Gregory Pardlo

Gregory Pardlo

I was encouraged to hear that a Pulitzer prize-winning poet, Gregory Pardlo, had not had it easy. A family history of alcoholism and the rejection of his writing by major publishers did not deter Mr Pardlo. Such perseverance has to be applauded and marvelled at.

I wonder if his route to poetry was helped by the experience of translating Danish poetry (by Niels Lyngso) into English.

Here is a taste of his writing:

Written by Himself
By Gregory Pardlo
I was born in minutes in a roadside kitchen a skillet
whispering my name. I was born to rainwater and lye;
I was born across the river where I
was borrowed with clothespins, a harrow tooth,
broadsides sewn in my shoes. I returned, though
it please you, through no fault of my own,
pockets filled with coffee grounds and eggshells.
I was born still and superstitious; I bore an unexpected burden.
I gave birth, I gave blessing, I gave rise to suspicion.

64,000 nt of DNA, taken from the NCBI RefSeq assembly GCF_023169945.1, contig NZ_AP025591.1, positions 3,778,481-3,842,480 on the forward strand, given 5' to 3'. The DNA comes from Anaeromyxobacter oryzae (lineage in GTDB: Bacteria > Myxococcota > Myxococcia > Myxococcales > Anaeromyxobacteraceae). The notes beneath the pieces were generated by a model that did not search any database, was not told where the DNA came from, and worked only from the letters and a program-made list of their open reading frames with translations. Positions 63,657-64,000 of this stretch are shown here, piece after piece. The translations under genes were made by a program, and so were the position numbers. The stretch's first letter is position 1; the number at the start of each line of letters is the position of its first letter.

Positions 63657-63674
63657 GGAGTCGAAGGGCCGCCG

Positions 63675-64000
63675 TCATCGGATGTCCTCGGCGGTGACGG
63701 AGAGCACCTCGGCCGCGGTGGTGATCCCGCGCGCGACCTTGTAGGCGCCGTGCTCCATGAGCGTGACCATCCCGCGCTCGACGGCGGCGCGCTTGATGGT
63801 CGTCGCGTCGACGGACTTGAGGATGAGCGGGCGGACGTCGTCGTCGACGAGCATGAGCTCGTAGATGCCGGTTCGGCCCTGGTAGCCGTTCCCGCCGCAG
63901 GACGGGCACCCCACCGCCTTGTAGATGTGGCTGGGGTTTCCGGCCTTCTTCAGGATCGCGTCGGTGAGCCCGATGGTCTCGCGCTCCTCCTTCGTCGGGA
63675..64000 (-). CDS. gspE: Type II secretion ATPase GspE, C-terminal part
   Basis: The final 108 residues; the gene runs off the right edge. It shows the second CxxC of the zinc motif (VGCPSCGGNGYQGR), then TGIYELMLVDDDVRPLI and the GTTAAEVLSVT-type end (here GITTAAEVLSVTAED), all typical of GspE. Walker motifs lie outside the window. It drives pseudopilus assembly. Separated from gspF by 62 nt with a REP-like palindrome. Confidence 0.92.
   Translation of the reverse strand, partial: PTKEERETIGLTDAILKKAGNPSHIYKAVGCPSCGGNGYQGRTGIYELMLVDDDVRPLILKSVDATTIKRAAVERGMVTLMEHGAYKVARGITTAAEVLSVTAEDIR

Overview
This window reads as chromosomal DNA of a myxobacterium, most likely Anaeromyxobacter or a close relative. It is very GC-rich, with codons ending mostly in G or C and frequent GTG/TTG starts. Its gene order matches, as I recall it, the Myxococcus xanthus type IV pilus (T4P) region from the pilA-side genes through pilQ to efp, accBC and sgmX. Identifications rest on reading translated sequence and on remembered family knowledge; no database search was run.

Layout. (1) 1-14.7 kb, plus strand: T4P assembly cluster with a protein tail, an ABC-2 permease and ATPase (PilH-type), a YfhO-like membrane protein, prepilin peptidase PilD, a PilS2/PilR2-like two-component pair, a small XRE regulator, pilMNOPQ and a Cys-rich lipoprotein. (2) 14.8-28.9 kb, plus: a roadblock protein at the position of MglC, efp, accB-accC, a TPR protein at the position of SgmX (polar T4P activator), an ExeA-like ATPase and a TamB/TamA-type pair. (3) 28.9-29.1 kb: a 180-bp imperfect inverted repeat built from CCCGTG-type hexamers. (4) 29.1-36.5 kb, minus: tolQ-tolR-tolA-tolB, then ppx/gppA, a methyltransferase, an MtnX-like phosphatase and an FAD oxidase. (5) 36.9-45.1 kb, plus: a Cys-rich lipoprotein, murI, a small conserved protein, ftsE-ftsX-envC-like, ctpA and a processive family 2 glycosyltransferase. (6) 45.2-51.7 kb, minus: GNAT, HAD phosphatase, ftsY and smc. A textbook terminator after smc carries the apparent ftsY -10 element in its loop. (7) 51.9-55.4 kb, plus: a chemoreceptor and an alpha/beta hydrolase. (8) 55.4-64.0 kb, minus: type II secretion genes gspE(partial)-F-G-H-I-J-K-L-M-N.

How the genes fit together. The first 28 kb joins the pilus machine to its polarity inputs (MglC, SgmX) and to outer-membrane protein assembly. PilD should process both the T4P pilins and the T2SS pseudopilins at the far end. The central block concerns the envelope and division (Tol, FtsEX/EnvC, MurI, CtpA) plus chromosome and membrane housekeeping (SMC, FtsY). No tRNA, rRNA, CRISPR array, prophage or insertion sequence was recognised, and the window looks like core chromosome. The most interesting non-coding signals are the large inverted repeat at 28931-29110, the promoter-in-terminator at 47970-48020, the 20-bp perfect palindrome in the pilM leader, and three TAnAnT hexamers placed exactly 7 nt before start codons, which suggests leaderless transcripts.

I was born abandoned outdoors in the heat-shaped air,
air drifting like spirits and old windows.
I was born a fraction and a cipher and a ledger entry;
I was an index of first lines when I was born.
I was born waist-deep stubborn in the water crying
ain’t I a woman and a brother I was born
to this hall of mirrors, this horror story I was
born with a prologue of references, pursued
by mosquitoes and thieves, I was born passing
off the problem of the twentieth century: I was born.
I read minds before I could read fishes and loaves;
I walked a piece of the way alone before I was born.

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